In this section we first analyze the convergence properties of MGSDE under different memory functions. Next, we use the Lyapunov analysis carried out in continuoustime to derive an iterative discretetime method which implements polynomial forgetting and has provable convergence guarantees. We state a few assumptions:
(H0c) .
The definition of nicely decouples the measure of noise magnitude to the problem dimension (which will then, of course, appear explicitly in all our rates).
(H1) The cost is smooth and convex.
(H2) The cost is smooth and strongly convex.
We provide the proofs (under the less restrictive assumptions of weakquasiconvexity and quadratic growth^{12}^{12}12weakquasiconvexity is implied by convexity and has been shown to be of chief importance in the context of learning dynamical systems [Hardt et al., 2018]. Strong convexity implies quadratic growth with a unique minimizer [Karimi et al., 2016] as well as weakquasiconvexity. More details in the appendix.), as well as an introduction to stochastic calculus, in App. D.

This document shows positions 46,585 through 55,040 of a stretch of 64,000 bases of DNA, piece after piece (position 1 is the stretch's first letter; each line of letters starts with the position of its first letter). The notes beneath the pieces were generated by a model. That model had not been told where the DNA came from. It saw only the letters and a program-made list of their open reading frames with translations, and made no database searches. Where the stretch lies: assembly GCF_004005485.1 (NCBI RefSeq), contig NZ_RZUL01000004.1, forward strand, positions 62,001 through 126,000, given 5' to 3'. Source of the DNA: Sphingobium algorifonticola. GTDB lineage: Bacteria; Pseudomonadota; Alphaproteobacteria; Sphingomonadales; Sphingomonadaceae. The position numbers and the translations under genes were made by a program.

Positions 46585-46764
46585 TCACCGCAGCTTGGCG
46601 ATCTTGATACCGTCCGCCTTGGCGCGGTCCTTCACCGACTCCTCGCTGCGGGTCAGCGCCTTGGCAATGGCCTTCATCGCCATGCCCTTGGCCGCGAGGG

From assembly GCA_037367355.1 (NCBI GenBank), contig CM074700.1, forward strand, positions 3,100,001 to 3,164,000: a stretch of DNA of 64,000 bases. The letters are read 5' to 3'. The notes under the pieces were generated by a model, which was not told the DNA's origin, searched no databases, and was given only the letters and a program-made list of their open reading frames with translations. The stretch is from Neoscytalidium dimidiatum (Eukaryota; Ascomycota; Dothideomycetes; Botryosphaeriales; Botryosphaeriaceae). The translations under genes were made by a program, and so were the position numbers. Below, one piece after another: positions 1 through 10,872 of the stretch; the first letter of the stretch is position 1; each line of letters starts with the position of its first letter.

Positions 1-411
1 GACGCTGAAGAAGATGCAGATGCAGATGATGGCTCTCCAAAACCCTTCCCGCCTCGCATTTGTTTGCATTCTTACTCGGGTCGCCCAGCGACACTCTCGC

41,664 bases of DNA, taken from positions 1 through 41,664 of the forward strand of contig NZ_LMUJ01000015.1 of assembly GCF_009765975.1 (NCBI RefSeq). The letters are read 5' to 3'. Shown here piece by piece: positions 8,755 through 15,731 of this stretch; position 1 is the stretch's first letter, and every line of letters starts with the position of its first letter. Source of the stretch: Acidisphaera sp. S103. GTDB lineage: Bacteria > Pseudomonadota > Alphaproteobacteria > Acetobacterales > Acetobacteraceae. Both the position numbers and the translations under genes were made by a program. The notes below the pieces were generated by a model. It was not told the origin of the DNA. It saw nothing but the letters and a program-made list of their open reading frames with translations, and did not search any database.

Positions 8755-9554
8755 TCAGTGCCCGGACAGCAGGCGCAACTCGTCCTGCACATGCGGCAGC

4.1 Exponential Forgetting
If , then which converges to exponentially fast. To simplify the analysis and for comparison with the literature on HBSDE (which is usually analyzed under constant volatility [Shi et al., 2018]) we consider here MGSDE with the approximation . In App. D we show that, under (H1), the rate of convergence of , evaluated at the Cesàro average is sublinear (see Tb. 3) to a ball^{13}^{13}13Note that the term "ball" might be misleading: indeed, the set is not compact in general if is convex but not strongly convex. around of size , which is in line with known results for SGD [Bottou et al., 2018]^{14}^{14}14Note that, by definition of (see discussion after MGSDE),